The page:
Myth vs Facts about Hospice
Hospice is a fairly familiar term nowadays. Most people have heard it and most believe they have an idea of what, exactly, hospice care is. However, the reality is that the general population does not actually have a complete grasp of the concept. As a result, a number of myths and assumptions begin to be perpetuated and people end up being unclear about the facts of hospice care.
In an effort to clear up confusion and help people understand exactly what hospice care is, it becomes necessary to address what have become common notions and to correctly discuss them. First and foremost, one of the biggest myths surrounding hospice care is the idea that hospice means going into a facility. This is not accurate. Patients do not “go into” hospice. Instead, they receive services wherever they currently reside. Hospice care can be given in a hospital, nursing facility, assisted living facility, or an individual’s home. In fact, most patients and their families prefer hospice care in the home setting. Being transferred somewhere does not have to be a part of hospice care.
There is also a belief that hospice care prevents patients from continuing to see their primary care physician. This is not the case. The primary care physician can be as involved as the patient and primary care physician would like. The hospice care doctors and primary doctor work together to provide the best possible treatment for the patient.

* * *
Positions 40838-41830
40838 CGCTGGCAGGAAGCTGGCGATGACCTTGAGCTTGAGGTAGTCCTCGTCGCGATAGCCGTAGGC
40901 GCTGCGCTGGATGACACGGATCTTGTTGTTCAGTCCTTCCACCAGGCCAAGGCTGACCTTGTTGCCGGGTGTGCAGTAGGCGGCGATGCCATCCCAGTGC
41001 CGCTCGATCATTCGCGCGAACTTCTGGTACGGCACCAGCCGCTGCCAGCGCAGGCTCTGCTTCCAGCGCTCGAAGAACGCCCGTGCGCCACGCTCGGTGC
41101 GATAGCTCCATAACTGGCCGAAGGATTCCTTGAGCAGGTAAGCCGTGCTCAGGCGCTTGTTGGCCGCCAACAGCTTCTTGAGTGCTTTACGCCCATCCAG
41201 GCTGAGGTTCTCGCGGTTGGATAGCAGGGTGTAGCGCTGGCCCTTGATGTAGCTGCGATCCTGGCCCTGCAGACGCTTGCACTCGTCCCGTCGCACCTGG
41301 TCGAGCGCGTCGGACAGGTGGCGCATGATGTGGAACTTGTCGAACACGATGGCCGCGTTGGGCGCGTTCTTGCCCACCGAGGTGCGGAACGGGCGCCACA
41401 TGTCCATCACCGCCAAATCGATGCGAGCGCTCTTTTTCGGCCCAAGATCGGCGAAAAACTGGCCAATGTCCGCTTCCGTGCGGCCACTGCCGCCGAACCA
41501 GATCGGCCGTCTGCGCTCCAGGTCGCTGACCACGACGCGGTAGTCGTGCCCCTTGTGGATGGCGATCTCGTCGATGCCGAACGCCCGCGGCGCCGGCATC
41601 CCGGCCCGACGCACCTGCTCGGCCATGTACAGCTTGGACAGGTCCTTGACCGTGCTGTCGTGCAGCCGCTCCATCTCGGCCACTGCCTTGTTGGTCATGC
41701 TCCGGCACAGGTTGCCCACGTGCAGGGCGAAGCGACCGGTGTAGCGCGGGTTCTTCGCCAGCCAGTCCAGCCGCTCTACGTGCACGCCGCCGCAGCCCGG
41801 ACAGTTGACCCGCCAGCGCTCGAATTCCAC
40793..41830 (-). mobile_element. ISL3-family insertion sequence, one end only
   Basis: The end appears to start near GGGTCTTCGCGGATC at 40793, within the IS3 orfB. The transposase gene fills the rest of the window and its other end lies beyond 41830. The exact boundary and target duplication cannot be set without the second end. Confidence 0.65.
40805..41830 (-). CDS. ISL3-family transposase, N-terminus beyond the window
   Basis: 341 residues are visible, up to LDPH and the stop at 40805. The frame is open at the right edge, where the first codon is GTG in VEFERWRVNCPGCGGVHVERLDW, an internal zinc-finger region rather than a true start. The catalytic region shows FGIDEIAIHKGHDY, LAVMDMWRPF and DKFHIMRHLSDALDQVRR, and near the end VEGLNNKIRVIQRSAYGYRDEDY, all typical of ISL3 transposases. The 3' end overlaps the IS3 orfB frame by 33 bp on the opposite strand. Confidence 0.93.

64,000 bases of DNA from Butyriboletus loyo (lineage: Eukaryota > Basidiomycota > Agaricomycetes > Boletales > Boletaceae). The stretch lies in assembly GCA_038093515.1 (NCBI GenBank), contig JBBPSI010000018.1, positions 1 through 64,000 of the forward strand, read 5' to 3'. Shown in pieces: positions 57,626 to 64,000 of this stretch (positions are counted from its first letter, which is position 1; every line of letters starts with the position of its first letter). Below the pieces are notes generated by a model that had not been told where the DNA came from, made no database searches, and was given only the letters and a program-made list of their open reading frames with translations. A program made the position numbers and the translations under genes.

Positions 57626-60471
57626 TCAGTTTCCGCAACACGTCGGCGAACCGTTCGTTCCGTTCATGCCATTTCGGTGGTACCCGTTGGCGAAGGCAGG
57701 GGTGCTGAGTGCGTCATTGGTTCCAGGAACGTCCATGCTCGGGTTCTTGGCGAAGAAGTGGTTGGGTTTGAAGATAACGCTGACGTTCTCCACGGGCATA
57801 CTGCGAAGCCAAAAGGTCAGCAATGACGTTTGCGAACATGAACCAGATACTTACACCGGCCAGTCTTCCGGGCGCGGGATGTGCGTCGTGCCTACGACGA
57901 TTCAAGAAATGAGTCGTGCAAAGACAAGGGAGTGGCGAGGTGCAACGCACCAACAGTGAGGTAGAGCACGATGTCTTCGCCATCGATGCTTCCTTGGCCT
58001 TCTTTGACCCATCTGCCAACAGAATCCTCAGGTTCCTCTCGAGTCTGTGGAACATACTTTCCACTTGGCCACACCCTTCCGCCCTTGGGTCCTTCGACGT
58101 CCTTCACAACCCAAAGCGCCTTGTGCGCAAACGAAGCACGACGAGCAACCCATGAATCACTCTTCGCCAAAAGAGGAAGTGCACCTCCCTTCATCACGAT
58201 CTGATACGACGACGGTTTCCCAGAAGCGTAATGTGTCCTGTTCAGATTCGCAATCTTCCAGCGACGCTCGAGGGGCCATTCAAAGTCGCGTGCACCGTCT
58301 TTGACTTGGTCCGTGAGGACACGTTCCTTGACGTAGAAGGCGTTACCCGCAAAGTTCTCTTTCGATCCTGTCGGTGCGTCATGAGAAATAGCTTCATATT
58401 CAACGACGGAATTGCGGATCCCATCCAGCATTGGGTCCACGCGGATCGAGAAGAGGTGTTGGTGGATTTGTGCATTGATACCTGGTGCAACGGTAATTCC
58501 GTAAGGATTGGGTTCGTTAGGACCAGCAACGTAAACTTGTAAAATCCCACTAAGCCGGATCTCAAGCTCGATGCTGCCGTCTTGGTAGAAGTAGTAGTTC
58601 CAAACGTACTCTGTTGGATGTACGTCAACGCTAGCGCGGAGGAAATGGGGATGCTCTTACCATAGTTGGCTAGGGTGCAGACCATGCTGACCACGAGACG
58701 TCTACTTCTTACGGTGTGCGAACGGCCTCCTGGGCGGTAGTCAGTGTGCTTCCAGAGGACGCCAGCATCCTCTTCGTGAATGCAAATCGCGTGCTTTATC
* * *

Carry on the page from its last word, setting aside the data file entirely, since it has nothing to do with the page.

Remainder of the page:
Another myth associated with hospice care is the belief that patients can only receive the care for a short period of days or weeks. The truth is that, as long as a patient remains eligible, there is no time limit for hospice care. Eligibility is determined by the hospice physician. So, as long as the patient meets the guidelines, he or she can continue receiving hospice care.
Perhaps the biggest misconceptions about hospice care involve its cost, treatment, and the idea that hospice causes patients to die sooner. The idea that hospice is expensive is not accurate. It actually costs much less than conventional care over the course of a person’s final six months of life. Furthermore, it is fully covered by Medicare, Medicaid, and most private insurers. With Medicare there are no co-pays for doctor’s visits, nursing care, medications, equipment, or supplies that are connected to the primary illness.
People also tend to believe that if a person is receiving hospice care they no longer take their medications or receive treatment. In actuality, patients receive state-of-the-art medications and treatments in order to relieve pain and control symptoms. In this way, hospice patients are kept comfortable, reducing suffering and improving their quality of life.
Finally, it is not true that hospice leads to earlier death. Hospice is not intended nor designed to lengthen life or end a patient’s life more quickly. The goal and objective is to give the patient the best possible quality of life in the time they have remaining. No studies have shown that hospice hastens death, but there are multiple studies that have shown some patients actually living longer when receiving hospice care.
Hospice care is about making patients comfortable. It does not require a person to enter a facility nor is it exorbitantly priced. It is neither time limited nor means that treatment and medication are withheld or altered. Hospice care is a service provided to patients and their families in an effort to make the remaining time as peaceful and positive as possible. Finally, sometimes it’s just best to check with people you know. Try asking someone who has firsthand experience with hospice care and, more often than not, caregivers and close family members will usually say they only wished their loved ones had been in hospice care for a longer period of time.